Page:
John Bowers QC warns that there are serious flaws in the Government’s Sunday trading proposals
EVEN IF THE GOVERNMENT had won its bid to liberalise Sunday trading, it would have faced serious legal problems.
John Bowers QC, a leading authority on employment law and Principal of Brasenose College, Oxford, has warned that amendments to employee Sunday trading rights are “inordinately complex”.
The Government wanted to use the Enterprise Bill to devolve the issue of Sunday trading to local areas and had proposed changes to the rights of employees alongside this.
Mr Bowers warns that the Government’s plans offered no protection for people who object to working on Sundays during the opt-out notice period. There was also nothing to prevent employers from turning down a job applicant just because they will not, or are unlikely to, work on the Sabbath. He highlights that there are no safeguards for shop support staff, drivers or people who work in internet sales and telesales.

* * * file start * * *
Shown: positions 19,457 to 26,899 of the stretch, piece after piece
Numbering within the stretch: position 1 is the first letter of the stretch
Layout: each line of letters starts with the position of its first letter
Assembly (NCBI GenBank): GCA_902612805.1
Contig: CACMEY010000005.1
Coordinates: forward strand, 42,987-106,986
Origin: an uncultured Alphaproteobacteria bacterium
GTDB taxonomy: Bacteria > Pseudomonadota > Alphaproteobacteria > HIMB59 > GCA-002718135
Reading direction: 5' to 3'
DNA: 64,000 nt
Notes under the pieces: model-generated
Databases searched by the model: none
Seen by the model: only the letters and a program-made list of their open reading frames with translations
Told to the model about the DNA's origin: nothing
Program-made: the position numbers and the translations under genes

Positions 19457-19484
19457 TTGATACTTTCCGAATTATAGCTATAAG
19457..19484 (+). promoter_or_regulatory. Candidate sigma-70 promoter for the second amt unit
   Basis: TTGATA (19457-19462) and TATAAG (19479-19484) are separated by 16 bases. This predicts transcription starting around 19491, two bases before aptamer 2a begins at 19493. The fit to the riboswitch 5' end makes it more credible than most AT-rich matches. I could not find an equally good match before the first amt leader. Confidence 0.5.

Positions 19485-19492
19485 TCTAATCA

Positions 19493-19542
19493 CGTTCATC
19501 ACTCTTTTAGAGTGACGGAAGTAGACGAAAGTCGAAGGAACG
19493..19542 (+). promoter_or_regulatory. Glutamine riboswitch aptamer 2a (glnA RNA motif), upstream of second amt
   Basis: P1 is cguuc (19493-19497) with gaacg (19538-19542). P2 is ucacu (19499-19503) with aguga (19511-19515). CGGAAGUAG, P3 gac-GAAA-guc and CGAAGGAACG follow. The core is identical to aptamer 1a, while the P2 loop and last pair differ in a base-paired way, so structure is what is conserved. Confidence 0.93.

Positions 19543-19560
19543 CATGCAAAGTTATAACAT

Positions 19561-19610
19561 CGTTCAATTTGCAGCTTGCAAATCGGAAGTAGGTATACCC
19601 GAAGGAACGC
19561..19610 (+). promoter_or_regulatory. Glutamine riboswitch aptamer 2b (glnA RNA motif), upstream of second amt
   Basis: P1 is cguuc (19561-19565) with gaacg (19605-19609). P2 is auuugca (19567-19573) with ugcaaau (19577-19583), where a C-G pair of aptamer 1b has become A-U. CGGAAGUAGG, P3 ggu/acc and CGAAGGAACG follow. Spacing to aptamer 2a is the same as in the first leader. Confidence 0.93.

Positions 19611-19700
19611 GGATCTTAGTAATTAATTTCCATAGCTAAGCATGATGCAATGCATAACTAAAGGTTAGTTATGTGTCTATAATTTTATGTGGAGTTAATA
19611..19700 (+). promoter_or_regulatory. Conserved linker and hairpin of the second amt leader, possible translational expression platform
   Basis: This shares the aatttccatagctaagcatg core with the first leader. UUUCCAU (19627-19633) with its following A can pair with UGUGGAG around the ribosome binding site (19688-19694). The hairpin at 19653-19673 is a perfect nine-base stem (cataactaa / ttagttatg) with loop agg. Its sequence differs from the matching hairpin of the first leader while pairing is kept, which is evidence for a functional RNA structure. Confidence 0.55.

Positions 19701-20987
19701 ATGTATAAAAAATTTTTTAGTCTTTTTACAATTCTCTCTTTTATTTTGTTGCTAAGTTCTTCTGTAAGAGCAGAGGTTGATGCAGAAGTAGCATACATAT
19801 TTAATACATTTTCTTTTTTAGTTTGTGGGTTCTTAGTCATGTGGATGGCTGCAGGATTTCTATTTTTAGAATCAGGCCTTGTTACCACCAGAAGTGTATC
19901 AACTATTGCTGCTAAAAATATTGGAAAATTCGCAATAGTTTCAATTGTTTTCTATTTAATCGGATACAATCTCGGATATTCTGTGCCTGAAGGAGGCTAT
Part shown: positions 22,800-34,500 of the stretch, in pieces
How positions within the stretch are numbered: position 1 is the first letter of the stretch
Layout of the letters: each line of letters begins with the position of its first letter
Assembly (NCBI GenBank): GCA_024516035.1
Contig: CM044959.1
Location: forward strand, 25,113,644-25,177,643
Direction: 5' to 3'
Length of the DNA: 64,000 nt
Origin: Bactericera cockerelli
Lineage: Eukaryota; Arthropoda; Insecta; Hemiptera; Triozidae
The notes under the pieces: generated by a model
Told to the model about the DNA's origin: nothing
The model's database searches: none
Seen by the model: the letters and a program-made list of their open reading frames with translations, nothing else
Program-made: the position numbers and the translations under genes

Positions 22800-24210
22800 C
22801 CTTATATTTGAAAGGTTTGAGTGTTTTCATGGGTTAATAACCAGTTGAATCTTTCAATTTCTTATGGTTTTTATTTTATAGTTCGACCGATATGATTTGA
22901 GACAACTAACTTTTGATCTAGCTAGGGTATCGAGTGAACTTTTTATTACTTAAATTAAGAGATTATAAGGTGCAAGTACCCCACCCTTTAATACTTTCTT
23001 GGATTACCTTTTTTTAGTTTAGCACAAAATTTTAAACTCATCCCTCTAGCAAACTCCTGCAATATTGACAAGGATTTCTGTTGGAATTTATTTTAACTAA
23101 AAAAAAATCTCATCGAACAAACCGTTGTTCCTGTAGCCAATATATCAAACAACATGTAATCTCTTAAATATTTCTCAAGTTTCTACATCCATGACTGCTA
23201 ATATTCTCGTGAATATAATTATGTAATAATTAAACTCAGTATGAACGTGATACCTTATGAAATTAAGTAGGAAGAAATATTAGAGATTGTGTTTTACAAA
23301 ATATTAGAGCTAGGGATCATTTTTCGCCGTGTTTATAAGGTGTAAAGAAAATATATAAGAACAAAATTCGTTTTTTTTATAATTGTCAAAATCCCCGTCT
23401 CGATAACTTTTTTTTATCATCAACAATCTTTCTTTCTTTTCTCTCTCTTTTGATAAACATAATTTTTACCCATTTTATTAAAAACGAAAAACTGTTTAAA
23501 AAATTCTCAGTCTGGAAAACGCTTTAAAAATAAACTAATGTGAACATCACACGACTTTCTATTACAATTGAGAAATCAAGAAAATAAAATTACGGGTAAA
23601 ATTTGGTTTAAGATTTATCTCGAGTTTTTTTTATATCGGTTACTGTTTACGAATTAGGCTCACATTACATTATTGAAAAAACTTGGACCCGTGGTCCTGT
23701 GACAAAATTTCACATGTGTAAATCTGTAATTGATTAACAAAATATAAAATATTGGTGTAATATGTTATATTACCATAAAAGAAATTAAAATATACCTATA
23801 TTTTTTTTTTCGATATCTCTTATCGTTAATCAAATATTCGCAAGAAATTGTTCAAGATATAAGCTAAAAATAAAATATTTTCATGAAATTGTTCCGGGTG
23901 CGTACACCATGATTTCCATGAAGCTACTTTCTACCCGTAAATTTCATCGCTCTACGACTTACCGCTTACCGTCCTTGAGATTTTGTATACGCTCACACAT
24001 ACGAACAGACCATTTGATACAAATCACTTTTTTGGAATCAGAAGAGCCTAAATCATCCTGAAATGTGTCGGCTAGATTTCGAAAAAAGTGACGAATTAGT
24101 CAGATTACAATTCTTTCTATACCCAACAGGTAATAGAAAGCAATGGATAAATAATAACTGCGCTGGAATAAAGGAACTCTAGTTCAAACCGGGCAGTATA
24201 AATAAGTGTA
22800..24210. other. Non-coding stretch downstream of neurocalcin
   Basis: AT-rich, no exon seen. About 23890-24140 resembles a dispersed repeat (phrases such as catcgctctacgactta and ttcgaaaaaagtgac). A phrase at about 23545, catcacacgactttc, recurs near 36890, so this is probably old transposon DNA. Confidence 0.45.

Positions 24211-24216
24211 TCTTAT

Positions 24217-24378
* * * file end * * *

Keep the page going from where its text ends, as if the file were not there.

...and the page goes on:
The QC also stresses that the Equality Act cannot be relied on to protect Christians and offers no help to non-religious people who just want to keep Sunday as a family day.
In October last year, Mr Bowers warned that liberalising Sunday trading in England and Wales could also affect the way discrimination law is applied in Scotland. Although Scotland is not party to Sunday trading legislation, Supreme Court rulings on employment apply there, meaning that Scottish employees would also be affected.
In a previous legal opinion Mr Bowers said: “More Christians will be forced by their employers to choose between their faith and their job”.
MPs debated the plans at the Report Stage on 8 March.